I’ve enjoyed a number of performances by Knoxville singer Katy Free in recent years. Her jazzy renditions of everything from Broadway to the Beatles, from pop standards to jazz standards captivates me every time. Smooth and elegant, aggressive and earthy by turns, she covers the gamut and makes it look easy as she slips deftly through vocal runs that would fall apart in the hands of a lesser talent.
And so, with great delight, I recently learned she’s recorded her first album with a release date of June 19th at which point she’ll host a CD release party at the Red Piano Lounge (which I wish was downtown). It’s a move she’s wanted to make for several years, but when a friend asked her to sing on a demo, she discovered Steve Rutledge and Steel String Studio in Friendsville. Steve became the engineer and co-producer of the new album, “Fine Day,” which includes Katy on vocals and longtime collaborator Wendel Werner on piano.
That Katy would gravitate to music became clear to her quite early. She took piano lessons from a very young age and dabbled in musical theater. A fourth cousin to Elvis Presley, she initially set her sights on becoming a country singer. She sang LeAnn Rimes’ song, “Blue” so much when she was in fifth grade it was “outlawed” from her home. When her mother eventually bought a big-band album by Linda Ronstadt, she found her true direction. It was Wendel Werner who gave her a systematic introduction to jazz and its history, though that came later. She particularly gravitates to the music of Sarah Vaughn, Etta James, the soulful vocals of Lisa Fischer and the contemporary work of Jane Monheit whose songs she learned verbatim.
I asked Katy about her musical relationship with Werner, the long-respected keyboard player and UT professor. The two were introduced by Brenda Bailey, Katy’s high school voice teacher while Katy was still in high school. The first time the two met she sang, “Cry Me a River,” while Wendel changed styles with each verse. She hung with him change-for-change and apparently passed the audition.
She began attending UT the next year, 2007, and the two have worked together since. While at UT Katy studied Music and Culture (musicology), which wasn’t her initial intention. Determined to select a more practical major, she soon realized there was no other option for her. Rather than major in vocals, she did choose musicology with the thought of teaching – not realizing that would require a PhD, which ultimately didn’t interest her. In addition to performing, Katy teaches voice to local students.
For the new album, the two considered working with other musicians, but ultimately decided to record a pared-down showcase of what Katy does best with minimal instrumentation to distract from that core. Saying he gives her a great foundation for her vocals – which are often improvised – Katy says the simplicity seemed like the logical choice. Song selection was similarly logical: The two wanted to present her strongest work and each developed a list from which they recorded the songs both had selected.
The act of recording proved interesting in a number of ways. Katy pointed out that microphones in the studio are very different from those she uses to perform. As they are much more sensitive, Katy was forced to be very precise in enunciation as she recorded. Also requiring attention was the fact that many of her songs are longer than might be preferred for a first CD, with improvisations often stretching the songs beyond their normal strictures. Steve Rutledge was instrumental in helping select song order to insure a good flow for the larger work.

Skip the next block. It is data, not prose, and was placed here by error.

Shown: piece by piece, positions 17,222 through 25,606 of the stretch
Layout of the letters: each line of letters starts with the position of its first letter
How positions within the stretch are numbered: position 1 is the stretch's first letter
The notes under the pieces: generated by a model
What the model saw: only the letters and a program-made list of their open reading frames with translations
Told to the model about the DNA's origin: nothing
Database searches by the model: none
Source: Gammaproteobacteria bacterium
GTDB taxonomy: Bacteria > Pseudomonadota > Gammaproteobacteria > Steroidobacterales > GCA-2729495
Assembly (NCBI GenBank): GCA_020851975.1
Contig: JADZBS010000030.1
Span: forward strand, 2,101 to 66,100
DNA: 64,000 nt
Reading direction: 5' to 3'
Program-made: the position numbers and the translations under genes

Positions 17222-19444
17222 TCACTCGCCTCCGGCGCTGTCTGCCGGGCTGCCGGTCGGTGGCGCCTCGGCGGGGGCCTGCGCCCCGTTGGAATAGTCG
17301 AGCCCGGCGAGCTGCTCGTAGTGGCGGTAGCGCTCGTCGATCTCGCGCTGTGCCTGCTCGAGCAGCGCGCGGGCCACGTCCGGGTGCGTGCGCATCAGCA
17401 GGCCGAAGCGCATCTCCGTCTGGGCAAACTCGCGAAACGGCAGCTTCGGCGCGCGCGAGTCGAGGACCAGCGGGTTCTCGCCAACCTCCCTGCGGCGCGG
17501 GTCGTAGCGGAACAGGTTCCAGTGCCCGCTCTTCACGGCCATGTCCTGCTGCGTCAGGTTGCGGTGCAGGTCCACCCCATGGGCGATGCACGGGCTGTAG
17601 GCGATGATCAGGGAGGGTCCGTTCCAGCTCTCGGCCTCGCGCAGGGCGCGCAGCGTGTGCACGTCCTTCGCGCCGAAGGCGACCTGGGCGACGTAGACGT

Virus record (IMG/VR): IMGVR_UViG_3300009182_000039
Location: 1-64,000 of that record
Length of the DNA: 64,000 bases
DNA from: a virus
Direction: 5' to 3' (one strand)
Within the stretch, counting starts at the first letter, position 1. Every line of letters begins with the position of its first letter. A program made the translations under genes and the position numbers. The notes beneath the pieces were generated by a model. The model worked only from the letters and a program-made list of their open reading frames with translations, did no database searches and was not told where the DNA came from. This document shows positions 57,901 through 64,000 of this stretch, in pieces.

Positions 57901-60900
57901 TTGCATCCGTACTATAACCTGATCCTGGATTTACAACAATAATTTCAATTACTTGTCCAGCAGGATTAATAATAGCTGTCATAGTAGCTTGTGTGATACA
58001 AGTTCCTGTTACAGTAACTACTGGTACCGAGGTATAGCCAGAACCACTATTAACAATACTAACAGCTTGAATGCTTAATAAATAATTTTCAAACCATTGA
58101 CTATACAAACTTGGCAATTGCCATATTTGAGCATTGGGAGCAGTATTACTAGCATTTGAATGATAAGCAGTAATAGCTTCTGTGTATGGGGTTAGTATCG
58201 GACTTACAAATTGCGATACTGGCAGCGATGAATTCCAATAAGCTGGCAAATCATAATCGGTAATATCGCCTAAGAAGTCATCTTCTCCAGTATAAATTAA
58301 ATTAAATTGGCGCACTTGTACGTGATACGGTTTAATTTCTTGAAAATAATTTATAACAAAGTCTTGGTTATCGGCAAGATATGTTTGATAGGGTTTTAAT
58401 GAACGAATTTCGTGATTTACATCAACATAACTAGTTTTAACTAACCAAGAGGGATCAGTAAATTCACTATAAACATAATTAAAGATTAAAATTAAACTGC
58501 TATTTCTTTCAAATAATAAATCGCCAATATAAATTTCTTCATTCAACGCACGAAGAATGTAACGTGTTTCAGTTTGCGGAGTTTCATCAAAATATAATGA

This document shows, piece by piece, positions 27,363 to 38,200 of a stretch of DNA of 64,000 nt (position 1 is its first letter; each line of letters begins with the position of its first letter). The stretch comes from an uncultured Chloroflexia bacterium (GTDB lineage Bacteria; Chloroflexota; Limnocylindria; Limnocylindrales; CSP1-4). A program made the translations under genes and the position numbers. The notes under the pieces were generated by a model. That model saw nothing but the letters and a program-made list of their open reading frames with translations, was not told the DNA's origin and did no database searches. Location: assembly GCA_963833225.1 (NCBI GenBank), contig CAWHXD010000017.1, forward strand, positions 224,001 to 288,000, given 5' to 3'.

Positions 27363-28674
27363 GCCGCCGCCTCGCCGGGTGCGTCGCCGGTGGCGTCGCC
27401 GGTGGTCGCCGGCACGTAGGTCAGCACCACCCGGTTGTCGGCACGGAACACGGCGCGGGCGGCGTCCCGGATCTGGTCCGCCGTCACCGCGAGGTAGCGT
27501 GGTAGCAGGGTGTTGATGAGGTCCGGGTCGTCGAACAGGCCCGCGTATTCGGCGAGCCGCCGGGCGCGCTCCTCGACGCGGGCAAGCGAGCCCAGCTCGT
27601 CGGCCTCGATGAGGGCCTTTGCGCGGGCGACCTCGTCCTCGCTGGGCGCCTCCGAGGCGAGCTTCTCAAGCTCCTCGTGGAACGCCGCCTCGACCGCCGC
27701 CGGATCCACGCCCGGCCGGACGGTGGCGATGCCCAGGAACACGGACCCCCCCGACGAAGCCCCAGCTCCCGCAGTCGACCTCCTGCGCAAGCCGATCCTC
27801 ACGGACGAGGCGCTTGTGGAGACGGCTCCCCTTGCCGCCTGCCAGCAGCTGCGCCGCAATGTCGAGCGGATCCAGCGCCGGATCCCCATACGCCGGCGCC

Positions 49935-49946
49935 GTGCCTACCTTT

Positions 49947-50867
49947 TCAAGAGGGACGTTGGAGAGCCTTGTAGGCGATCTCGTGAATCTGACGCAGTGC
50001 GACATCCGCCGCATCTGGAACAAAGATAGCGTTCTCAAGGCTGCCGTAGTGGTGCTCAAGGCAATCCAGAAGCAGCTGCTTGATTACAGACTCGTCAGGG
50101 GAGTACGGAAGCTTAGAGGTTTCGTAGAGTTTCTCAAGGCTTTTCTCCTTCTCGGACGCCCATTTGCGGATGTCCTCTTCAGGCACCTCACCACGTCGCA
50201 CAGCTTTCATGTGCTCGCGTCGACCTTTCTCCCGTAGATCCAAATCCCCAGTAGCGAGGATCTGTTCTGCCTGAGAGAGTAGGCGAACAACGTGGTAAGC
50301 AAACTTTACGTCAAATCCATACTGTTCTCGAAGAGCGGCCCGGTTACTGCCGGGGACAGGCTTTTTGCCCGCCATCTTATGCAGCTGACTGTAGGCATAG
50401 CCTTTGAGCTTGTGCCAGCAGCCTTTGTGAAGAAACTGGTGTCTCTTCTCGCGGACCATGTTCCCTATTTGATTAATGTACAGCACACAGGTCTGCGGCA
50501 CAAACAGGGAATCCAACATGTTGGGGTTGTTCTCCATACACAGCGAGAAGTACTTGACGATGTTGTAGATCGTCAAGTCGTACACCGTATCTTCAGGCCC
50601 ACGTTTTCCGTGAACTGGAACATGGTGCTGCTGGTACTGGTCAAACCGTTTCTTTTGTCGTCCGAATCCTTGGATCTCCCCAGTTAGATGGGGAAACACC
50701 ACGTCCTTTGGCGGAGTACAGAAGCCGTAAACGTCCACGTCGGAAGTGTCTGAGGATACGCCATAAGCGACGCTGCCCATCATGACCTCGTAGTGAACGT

All the songs, true to her performances, are rooted in jazz and sometimes blues, but the songs themselves come from numerous genres. She characterizes it as, “vocal jazz with original creative arrangements.” You’ll find a strong representation of songs considered “classic” rock, such as the Beatles “Come Together,” Van Morrison’s “Moon Dance,” plus both “I Feel the Earth Move” and “One Fine Day,” by Carole King. She tackles Billy Holliday’s “God Bless the Child.” Classic country is represented by a signature version of Patsy Cline’s, “Walking After Midnight.”
Contemporary jazz vocalist Caro Emerald’s 2010 recording, “That Man,” is covered and offers a glimpse of Katy’s vocal gymnastics at their best. Gin Wigmore’s “Man Like That,” also adds a more current, yet retro, swing element to the mix. Michael Jackson’s, “The Way You Make Me Feel,” finds Katy at her most soulful, doing as she does, an making the song resemble nothing but her own unique style. Wanting to including something with a spiritual feel, Katy selected Paul Simon’s 2000 song “Love,” from his “You’re the One,” album. It closes Katy’s new release with its sometimes poignant lyrics, like the closing lines,”The price that we pay when evil walks the planet and love is crushed like clay: The master races, the chosen peoples, the burning temples, the weeping cathedrals.”
The song serves as a powerful ending to this very entertaining musical journey. I’d encourage you to make the Red Piano performance if you’re able and to pick up the album either there or elsewhere. It will be available June 19th on Itunes for download, as well as the other online services, such as Amazon and Spotify. A hard copy is also available for order. You’ll hear her soon on Jazz Jams with Kelle Jolly on WUOT and she’ll be interviewed by Karl Hess on WOZO, July 2 at 9:00 AM. She also has plans to travel regionally to support the new release. You can catch a preview show at Sugar Mama’s this Saturday night with both Katy and Wendell.